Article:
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Dublin Bay Water Wags Celebrate Arrival at France’s Morbihan with The First Picnic

22nd May 2017
Definitely not Glyndebourne style....In fact, these Dublin Bay Water Wags spotted on a beach in the Morbihan would probably be very offended at the suggestion that this is a picnic. They’re serious Picnic People in the Water Wags, and they’d regard this informal gathering as no more than a quick lunch stop. Photo: Judith Malcolm Definitely not Glyndebourne style....In fact, these Dublin Bay Water Wags spotted on a beach in the Morbihan would probably be very offended at the suggestion that this is a picnic. They’re serious Picnic People in the Water Wags, and they’d regard this informal gathering as no more than a quick lunch stop. Photo: Judith Malcolm

It’s probably more than a little sacrilegious to suggest that, as some of the rituals of a global religion are built around The Last Supper, then it’s not at all unreasonable for the world’s oldest One-Design sailing class to have its rituals built around The First Picnic writes W M Nixon.

But the thought springs irresistibly to mind on seeing the first image of the Dublin Bay Water Wags settling into their new home for the week, southern Brittany’s incomparable inland sea of the Morbihan, currently en fete with a fleet of 1400 craft of all sizes for the biennial Festival of Sail which has been getting under way today.

The Dublin Bay Water Wags make up just 1% of the fleet, with fourteen boats present. But that’s not bad going for a class founded in 1887. Admittedly the boats now in France are of a type introduced to the class in 1900, yet that still makes them older than most other boats present, though not the two Howth 17s Leila and Aura of 1898 vintage, there in France with four other newer boats of their class

It was when the two Irish classes finally met up today that the Water Wags were found having a picnic. Not a very organized one admittedly, and definitely not Glyndeburne style, as it was little more than a lunch stop at a handy beach.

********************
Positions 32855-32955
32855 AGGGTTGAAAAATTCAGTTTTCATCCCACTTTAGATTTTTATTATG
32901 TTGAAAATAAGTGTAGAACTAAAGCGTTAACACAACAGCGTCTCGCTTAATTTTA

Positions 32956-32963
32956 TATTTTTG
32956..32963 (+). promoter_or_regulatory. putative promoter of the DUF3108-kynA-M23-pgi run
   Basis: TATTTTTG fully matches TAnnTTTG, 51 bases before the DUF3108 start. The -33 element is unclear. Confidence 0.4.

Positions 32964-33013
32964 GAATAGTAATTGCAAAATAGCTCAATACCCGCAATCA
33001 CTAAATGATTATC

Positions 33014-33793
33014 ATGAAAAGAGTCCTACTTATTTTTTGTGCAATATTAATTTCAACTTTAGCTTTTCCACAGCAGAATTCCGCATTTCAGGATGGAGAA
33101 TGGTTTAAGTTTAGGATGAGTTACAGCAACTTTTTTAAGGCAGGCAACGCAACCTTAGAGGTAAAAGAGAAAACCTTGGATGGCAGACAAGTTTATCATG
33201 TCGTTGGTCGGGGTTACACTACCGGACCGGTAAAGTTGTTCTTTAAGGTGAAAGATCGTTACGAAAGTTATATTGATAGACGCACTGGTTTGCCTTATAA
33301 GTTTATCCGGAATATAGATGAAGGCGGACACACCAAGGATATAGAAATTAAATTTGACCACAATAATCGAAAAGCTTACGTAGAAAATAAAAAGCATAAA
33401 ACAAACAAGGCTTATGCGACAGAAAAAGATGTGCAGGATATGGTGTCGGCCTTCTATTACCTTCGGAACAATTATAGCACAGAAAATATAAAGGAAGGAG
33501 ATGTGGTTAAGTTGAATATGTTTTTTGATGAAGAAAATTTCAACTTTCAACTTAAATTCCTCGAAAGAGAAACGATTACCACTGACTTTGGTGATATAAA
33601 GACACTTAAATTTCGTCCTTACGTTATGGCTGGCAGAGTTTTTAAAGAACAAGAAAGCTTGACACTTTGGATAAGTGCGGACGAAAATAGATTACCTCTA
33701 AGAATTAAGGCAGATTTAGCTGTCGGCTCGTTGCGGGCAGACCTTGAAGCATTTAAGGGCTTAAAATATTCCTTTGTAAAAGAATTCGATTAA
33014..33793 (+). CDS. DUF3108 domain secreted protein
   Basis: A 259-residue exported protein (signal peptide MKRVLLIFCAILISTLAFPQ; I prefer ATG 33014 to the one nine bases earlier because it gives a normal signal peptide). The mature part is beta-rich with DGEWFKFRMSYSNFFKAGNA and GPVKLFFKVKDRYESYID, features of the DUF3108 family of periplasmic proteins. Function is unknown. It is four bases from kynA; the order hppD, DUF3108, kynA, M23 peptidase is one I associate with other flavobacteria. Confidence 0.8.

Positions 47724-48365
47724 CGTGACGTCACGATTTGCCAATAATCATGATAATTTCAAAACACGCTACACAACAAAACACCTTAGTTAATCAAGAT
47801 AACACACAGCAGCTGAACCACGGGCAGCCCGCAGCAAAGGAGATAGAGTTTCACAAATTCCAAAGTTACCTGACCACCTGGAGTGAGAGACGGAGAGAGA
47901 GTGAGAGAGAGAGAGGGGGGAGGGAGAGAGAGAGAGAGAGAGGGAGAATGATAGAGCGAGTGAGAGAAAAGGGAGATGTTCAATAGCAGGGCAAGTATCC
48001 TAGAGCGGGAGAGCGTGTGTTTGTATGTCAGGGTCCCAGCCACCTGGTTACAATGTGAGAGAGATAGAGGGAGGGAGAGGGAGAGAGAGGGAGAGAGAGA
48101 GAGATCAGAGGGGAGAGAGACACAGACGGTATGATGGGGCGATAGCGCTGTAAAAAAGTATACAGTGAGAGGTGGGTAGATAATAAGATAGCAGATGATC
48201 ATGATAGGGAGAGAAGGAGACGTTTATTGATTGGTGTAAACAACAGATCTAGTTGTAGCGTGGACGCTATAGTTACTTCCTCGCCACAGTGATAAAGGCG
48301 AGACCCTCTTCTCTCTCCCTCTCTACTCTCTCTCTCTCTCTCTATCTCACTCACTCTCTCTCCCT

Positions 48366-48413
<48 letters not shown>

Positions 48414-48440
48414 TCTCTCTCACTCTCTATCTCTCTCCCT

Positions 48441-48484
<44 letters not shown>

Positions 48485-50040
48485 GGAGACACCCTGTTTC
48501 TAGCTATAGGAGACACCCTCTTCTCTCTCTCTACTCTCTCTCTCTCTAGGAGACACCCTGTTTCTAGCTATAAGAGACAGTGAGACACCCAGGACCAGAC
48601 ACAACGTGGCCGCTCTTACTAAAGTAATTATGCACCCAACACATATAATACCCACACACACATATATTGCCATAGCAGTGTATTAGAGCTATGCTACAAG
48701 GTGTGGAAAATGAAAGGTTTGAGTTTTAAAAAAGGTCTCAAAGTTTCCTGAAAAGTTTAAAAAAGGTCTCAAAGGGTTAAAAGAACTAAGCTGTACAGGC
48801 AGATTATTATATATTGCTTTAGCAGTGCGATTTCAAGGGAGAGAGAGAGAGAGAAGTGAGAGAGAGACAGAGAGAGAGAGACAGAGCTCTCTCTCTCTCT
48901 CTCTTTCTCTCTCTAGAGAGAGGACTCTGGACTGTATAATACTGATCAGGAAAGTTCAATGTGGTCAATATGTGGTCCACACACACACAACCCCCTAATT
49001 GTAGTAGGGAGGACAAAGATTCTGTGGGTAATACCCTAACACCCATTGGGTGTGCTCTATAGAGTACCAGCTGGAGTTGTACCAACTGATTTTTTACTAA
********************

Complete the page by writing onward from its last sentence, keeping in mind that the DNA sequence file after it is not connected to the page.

water wags in france2
The First Picnic. Midsummer’s Day 1887, and the Water Wags (of the original 13ft type) are gathering at Dalkey Island. Photo courtesy Water Wags

Nevertheless it sparked thoughts of The First Picnic, which was held on Dalkey Island on Midsummer’s Day, June 21st 1887, when the Water Wags were in their first year, and were sailing the little double-ended 13ft dinghies that were the basis of the class for their first dozen years.

It was combined with a “cruise” from what was then Kingstown Harbour to celebrate Queen Victoria’s Golden Jubilee. And as the photos from Alfred & Vincent Delany’s excellent history of the Water Wag class reveal, Victorian picnics were not something to be undertaken lightly. This is Serious Fun in a tradition which the class have continued ever since. So they’ll probably be very offended by any thought that this photo just in from the Morbihan suggests for even a nano-second that they’re having a picnic.

water wags in france3These are Serious Picnic People – the Water Wag Class members and guests on Dalkey island, June 21st 1887. Photo courtesy Water Wags

Published in Water Wag
Vincent Delany

About The Author

Vincent Delany

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Sailing historian Vincent Delany is a member of the Association of Yachting Historians, and an active sailor in Water Wag, SOD and Squib classes. He has written a thesis on 'Yachting and yachtsmen on the River Shannon 1830-1930.' He has lectured on the history of The Water Wag Club, Royal St.George Yacht Club, and the Killinure Yacht Club, He has written two sailing books 'The Water Wags 1887-2012' and 'The International 12 foot class in Ireland' both of which are available from blurb.com

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